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Pacific Standard Magazine Discusses Journalist Raid with Professor Roy Gutterman

Posted on Wednesday 5/22/2019
Roy Gutterman

SAN FRANCISCO POLICE RAIDED A FREELANCE JOURNALIST'S HOME. WAS IT LEGAL?

(Pacific Standard | May 13, 2019) On Friday, May 10th, freelance journalist Bryan Carmody awoke to police officers using a sledgehammer on the gate to his home in San Francisco. After Carmody allowed the police inside, they seized a variety of items, including computers, phones, and flash drives from his home and office. Carmody was detained in handcuffs for roughly five hours while police searched his home, KQED reports.

They were searching for the source of a leaked police report that Carmody had sold to three TV news stations, according to the San Francisco Chronicle.

The police report concerned the events surrounding the death of San Francisco public defender Jeff Adachi in February at age 59. Adachi was known for being a watchdog of police conduct, the Chronicle reports. Just hours after his death, information from the leaked police report—including that Adachi had died from accidental overdose of cocaine and alcohol—appeared on various news stations.

Two weeks ago, investigators asked Carmody to identify the source that had provided him with the report, but he declined. The raid was "a step in the process of investigating a potential case of obstruction of justice along with the illegal distribution of confidential police material," a spokesman for the San Francisco police told NPR.

To learn more about what made this raid unusual, Pacific Standard spoke to Roy Gutterman, an expert in communications law and First Amendment rights. Gutterman is the director of the Newhouse School's Tully Center for Free Speech, and a member the Freedom of Information Committee for the Society of Professional Journalists and the faculty committee for the Government Accountability Project in Washington, D.C.

If a reporter obtains leaked documents, have they committed a crime?

Reporters get materials and documents they shouldn't have all the time. That's not necessarily a crime—and it shouldn't be considered a crime—unless the reporter played a pivotal role in obtaining the documents illegally, such as breaking into an office or hacking into a computer system. But simply having sources who give you materials you shouldn't have does not and should not constitute a crime.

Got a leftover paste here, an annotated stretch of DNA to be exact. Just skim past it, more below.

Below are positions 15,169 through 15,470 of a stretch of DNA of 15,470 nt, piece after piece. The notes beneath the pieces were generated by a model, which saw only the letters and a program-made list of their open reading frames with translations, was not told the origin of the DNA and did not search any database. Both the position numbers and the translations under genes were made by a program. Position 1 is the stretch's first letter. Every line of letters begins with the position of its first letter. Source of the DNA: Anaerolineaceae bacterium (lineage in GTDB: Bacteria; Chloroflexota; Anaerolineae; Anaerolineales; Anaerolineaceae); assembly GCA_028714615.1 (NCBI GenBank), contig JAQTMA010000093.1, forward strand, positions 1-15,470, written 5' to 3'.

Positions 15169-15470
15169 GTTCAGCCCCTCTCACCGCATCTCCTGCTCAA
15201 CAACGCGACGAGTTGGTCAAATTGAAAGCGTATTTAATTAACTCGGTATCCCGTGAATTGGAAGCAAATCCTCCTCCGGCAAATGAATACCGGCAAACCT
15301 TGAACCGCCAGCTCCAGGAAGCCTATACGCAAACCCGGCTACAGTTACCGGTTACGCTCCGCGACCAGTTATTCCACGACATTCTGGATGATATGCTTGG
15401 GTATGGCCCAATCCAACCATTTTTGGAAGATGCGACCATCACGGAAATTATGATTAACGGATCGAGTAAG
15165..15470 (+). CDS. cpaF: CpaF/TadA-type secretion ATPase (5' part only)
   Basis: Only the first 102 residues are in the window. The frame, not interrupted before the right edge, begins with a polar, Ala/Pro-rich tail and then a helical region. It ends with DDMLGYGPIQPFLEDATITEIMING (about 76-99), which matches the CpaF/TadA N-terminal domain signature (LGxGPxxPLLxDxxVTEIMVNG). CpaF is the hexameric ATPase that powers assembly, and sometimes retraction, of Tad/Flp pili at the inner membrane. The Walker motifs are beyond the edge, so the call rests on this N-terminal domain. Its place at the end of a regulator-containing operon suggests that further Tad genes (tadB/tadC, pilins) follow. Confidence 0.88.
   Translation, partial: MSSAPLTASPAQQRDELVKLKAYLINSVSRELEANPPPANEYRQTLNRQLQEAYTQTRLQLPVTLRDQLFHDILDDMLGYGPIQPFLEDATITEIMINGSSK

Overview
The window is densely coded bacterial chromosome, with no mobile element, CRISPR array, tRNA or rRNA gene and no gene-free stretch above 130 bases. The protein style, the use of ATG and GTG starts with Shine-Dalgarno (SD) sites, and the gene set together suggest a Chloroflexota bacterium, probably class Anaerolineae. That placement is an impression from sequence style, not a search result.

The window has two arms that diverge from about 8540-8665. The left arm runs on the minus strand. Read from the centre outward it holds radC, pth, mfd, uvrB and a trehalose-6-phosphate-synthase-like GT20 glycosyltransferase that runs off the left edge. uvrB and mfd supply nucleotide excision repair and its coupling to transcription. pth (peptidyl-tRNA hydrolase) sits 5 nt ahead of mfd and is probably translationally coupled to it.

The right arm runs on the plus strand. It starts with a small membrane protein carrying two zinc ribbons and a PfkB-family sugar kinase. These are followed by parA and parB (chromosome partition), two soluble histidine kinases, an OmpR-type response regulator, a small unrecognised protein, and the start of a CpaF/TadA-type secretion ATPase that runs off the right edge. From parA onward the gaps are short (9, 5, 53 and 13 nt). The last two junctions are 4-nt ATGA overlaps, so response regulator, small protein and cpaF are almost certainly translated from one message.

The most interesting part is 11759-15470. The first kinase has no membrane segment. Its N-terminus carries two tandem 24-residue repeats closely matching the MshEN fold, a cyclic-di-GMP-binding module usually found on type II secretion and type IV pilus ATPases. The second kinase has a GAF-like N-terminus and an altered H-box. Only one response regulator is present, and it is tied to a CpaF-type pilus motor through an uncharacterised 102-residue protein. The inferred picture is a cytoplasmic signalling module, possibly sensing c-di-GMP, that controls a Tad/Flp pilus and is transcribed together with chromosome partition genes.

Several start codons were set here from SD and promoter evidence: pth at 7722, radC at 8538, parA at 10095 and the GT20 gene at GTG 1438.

As far as we know, Carmody didn't obtain those documents illegally. Was it still legal for the cops to search his home and office?

The police got a search warrant—I can't believe a judge approved the search warrant in the first place. The question of the probable cause as to whether the reporter played a role in a leak is a huge step away from what should be permitted under both the First and Fourth Amendment.

Why would a judge approve a warrant in this case? And what is the significance of having a warrant issued instead of a subpoena?

When police show up at a house or a business with a search warrant, everybody that is subject to that search warrant has to comply. There are legitimate law-enforcement reasons for that: the destruction of evidence, the preservation of evidence. However, I don't think a leak investigation is the kind of criminal matter that would warrant an early morning execution of a search warrant. At least you can file a motion to quash and challenge it and attempt to get it thrown out of court [with a subpoena]. There's no such luxury with a search warrant.

Again, [law enforcement is] coming to a freelance reporter's home. They're not going to an organized crime hideout or a drug stash or any place like that. So it just seems extremely heavy-handed. Law enforcement knew what they were doing: They knew that they could just go right in and execute the search warrant without having to worry about a legal challenge on the spot ...

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